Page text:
Delivery, monitoring and evaluation

 There is substantially more detail required on how the proposed legislation will be delivered. There should be a delivery plan in place to ensure that the ambitious scale of change needed to meet the HiBB proposals are achieved. This should include details on leadership, accountabilities, place based solutions, assumptions around public and investor or private funding, and milestones. Switching to clean heating is dependent on changes to the energy networks, pricing, and metering, and this cannot be managed without agreed milestones. More detail is also required on delivery pathways from a consumer perspective i.e., detail on who will take responsibility for administering exemptions, the pathways for households to access these and how awareness will be raised.

It is the Panel’s view that the proposed monitoring and evaluation framework is well thought out and comprehensive. It would, however, benefit from the development of milestones and targets against which progress can be assessed. In addition, the framework could make better use of the third sector as enablers.

Other considerations

 The Panel highlight that it would be useful to include a statement on whether the proposals exist in the context of business as usual, or if, in fact, they are based on a number of assumptions around energy prices and technology, e.g., smooth network upgrade developments, smooth lifecycle and value chain developments for the technologies in question, decreases in energy prices, etc. This should include context on whether there is assumed energy market reform or tariff reform as enabling factors. It is also important to clearly outline the relationship between these proposals and UK-level regulatory change.

The proposals are centred on tenure as a means of dividing up the approach and responsibilities, but other options could be considered, e.g. structuring the proposals according to technology, place or housing type. In the current format, consideration should be given to a place-based approach to tackle low-hanging fruit in terms of building types (those which could most easily meet the Heat in Buildings Standard), giving longer to focus on more complex properties, and allowing time for enabling technologies to evolve.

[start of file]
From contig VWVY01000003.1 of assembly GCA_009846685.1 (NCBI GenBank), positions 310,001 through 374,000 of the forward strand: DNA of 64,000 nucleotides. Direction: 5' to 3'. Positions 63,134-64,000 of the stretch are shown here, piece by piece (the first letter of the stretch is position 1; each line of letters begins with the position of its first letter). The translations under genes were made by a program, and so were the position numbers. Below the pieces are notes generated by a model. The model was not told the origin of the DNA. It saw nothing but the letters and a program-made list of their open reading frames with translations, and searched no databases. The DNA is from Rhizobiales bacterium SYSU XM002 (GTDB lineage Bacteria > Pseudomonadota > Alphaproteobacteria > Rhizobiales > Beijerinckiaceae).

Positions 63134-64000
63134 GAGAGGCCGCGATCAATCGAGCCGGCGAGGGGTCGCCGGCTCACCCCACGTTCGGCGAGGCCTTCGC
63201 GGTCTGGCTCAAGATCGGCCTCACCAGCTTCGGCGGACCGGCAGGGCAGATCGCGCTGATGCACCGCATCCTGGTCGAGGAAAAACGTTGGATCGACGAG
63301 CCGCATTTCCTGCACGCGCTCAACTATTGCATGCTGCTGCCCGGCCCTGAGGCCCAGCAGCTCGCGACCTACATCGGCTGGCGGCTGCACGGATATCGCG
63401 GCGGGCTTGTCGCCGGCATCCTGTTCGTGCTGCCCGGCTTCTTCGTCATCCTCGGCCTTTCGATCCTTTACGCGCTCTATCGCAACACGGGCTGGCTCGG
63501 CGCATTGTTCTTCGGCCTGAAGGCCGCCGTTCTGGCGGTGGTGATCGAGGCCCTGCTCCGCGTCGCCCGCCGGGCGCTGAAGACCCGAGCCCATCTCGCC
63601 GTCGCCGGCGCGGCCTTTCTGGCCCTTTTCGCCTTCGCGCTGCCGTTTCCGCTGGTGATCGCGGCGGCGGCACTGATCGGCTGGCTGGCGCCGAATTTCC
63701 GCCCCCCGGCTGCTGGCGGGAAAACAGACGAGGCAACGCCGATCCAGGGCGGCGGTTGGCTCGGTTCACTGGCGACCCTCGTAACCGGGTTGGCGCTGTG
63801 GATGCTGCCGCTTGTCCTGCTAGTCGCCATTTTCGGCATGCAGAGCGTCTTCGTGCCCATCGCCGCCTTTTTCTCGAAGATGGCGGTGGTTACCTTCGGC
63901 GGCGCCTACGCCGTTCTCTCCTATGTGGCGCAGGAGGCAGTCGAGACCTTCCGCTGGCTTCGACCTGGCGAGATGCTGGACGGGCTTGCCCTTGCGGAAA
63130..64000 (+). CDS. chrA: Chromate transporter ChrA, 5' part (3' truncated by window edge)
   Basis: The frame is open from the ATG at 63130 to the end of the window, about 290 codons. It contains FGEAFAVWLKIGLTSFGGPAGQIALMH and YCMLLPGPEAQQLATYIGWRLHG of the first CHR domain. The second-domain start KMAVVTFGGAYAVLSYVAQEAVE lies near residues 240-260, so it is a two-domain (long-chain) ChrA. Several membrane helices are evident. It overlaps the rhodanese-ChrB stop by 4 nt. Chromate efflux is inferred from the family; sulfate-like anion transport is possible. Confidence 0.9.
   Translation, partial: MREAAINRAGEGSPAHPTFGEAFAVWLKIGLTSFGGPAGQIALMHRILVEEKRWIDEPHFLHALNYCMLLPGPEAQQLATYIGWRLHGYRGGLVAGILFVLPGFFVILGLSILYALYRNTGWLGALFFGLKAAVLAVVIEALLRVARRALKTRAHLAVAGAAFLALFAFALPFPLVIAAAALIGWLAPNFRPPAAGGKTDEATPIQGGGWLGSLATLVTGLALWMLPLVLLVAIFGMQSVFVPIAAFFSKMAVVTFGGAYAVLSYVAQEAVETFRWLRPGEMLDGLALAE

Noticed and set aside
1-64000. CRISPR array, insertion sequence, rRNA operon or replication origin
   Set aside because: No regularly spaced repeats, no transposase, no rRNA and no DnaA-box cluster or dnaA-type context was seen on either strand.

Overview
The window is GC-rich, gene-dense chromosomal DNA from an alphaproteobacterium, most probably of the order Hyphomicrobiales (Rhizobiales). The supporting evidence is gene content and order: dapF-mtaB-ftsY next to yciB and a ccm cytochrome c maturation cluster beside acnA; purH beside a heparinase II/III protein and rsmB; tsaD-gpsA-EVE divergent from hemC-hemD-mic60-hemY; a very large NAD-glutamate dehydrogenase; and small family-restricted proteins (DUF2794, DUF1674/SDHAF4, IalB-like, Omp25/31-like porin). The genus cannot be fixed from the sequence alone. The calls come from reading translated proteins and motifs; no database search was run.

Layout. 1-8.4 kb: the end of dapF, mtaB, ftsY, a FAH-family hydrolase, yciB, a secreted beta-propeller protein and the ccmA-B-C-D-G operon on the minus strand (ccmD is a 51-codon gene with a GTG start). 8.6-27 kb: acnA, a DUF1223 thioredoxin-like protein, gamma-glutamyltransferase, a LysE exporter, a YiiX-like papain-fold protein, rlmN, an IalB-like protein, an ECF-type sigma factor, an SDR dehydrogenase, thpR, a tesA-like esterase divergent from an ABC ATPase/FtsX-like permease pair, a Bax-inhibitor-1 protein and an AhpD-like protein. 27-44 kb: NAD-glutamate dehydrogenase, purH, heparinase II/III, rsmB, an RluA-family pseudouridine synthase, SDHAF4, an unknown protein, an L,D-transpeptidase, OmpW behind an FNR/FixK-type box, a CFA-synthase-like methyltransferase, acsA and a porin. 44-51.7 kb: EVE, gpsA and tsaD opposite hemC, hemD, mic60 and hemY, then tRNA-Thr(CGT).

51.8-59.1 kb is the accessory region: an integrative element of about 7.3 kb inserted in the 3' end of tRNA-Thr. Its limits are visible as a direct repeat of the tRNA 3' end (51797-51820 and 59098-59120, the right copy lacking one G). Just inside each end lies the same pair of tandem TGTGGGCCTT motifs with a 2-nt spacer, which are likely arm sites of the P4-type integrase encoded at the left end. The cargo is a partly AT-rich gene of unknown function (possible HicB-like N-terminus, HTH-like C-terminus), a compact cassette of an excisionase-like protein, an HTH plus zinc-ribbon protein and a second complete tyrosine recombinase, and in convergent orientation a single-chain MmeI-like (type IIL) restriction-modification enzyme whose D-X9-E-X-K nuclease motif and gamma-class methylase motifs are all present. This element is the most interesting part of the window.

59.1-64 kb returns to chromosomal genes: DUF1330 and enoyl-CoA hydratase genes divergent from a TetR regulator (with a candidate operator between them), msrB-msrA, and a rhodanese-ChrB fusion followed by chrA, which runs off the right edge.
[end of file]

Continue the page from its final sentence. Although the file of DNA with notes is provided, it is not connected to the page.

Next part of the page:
In addition, the Panel highlights that a different approach may be required for areas and/or properties which already have non-polluting heating systems but which are inefficient.

The HiBB is crucial to fuel poverty eradication, and the Scottish Fuel Poverty Advisory Panel welcomes progress in this area. The Panel wants, however, to emphasise the crucial importance of ensuring that fuel poverty mitigations and considerations are grounded in the Bill from the outset. A HiBB which does not do this inadvertently risks pushing some of society’s most vulnerable people deeper into fuel poverty.

The Panel would be very happy to discuss further any of the issues raised in this response.

Yours sincerely,

Matthew Cole  (Chair, Scottish Fuel Poverty Advisory Panel)
7th Floor
Atlantic Quay
150 Broomielaw
G2 8LU


1According to the 2022 Scottish House Condition Survey 46% of households using electricity as their primary heating fuel were fuel poor, higher than for households using gas (29%), and oil (28%). Source: Scottish House Condition Survey: 2022 Key Findings – (

2Scottish House Condition Survey: 2022 Key Findings – (

3 Heat In Buildings Strategy: Achieving Net Zero Emmissions In Scotland Buildings (